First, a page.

Many people with cancer have surgery, especially if the cancer seems to be contained in one area (localized). Surgery may be used to remove it along with any nearby tissue that might contain cancer cells.
Like surgery, radiation (RAY-dee-A-shun) therapy is used mostly to treat localized cancers – those contained in one area. Radiation destroys cancer cells or damages them so they can’t grow. It can be used alone or along with surgery or chemotherapy. More than half of all people with cancer get radiation at some point.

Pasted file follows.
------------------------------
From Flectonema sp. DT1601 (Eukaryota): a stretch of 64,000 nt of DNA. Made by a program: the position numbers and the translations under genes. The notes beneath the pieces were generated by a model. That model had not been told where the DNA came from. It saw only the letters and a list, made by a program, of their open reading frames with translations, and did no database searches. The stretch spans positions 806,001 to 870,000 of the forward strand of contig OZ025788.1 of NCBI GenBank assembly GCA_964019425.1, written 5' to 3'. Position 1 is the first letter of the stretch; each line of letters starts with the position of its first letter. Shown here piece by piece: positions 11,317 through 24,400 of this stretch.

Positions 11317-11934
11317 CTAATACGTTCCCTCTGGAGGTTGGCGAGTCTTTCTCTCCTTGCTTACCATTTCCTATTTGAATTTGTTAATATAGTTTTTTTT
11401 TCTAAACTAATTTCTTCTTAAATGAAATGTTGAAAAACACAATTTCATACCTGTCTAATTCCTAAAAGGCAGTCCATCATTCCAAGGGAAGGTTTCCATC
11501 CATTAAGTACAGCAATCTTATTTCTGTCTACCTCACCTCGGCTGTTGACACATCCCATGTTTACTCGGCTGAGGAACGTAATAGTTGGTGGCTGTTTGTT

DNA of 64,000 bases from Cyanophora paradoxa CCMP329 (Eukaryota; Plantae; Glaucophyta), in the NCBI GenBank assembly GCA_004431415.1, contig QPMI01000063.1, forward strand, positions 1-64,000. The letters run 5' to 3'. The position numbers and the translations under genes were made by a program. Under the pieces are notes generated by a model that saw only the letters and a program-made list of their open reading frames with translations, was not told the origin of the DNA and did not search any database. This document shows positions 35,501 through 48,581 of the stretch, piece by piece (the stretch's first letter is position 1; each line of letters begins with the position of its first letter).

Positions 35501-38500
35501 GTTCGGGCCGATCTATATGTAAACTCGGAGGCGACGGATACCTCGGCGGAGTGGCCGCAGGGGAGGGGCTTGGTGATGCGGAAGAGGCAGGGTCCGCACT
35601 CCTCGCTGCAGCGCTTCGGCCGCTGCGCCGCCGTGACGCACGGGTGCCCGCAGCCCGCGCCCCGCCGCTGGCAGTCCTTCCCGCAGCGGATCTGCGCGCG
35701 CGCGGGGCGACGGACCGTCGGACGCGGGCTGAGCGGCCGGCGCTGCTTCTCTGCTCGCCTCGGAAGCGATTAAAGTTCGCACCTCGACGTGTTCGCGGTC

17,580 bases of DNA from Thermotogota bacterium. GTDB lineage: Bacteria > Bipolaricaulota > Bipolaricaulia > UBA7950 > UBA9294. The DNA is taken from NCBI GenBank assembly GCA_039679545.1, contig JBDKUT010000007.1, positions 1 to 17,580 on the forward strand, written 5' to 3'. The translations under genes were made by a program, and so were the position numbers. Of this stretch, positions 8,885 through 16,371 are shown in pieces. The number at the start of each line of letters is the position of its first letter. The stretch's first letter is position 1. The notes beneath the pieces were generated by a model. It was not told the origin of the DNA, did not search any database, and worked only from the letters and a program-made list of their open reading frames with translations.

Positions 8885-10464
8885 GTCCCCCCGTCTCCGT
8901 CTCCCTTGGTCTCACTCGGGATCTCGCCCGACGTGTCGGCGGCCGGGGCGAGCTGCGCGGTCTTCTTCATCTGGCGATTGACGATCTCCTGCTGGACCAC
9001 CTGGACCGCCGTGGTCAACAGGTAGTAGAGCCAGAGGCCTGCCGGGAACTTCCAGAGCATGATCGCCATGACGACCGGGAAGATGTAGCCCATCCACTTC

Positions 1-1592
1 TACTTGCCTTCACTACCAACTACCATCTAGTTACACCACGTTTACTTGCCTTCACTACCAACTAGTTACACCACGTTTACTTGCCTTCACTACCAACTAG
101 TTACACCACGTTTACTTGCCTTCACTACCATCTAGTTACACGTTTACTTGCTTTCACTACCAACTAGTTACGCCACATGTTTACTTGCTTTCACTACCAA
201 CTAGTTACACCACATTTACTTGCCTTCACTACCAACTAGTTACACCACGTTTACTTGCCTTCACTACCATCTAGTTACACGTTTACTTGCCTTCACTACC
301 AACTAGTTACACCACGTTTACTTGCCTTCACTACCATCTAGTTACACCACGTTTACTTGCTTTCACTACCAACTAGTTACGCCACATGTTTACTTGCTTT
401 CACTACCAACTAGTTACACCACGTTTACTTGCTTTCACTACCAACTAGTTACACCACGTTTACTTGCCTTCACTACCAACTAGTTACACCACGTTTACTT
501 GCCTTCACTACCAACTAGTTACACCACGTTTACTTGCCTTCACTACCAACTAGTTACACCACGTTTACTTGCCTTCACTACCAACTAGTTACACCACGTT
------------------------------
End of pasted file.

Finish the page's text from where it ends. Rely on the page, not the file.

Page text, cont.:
Chemotherapy (pronounced KEY-mo-THAIR-uh-pee, but most people call it “chemo”) is treatment with strong drugs that are most often given by mouth or by injection. In most cases, more than one chemo drug is used. Unlike radiation therapy or surgery, chemo drugs can treat cancers that have spread throughout the body because they travel through the bloodstream. It’s given for different reasons, depending on the type of cancer and its stage.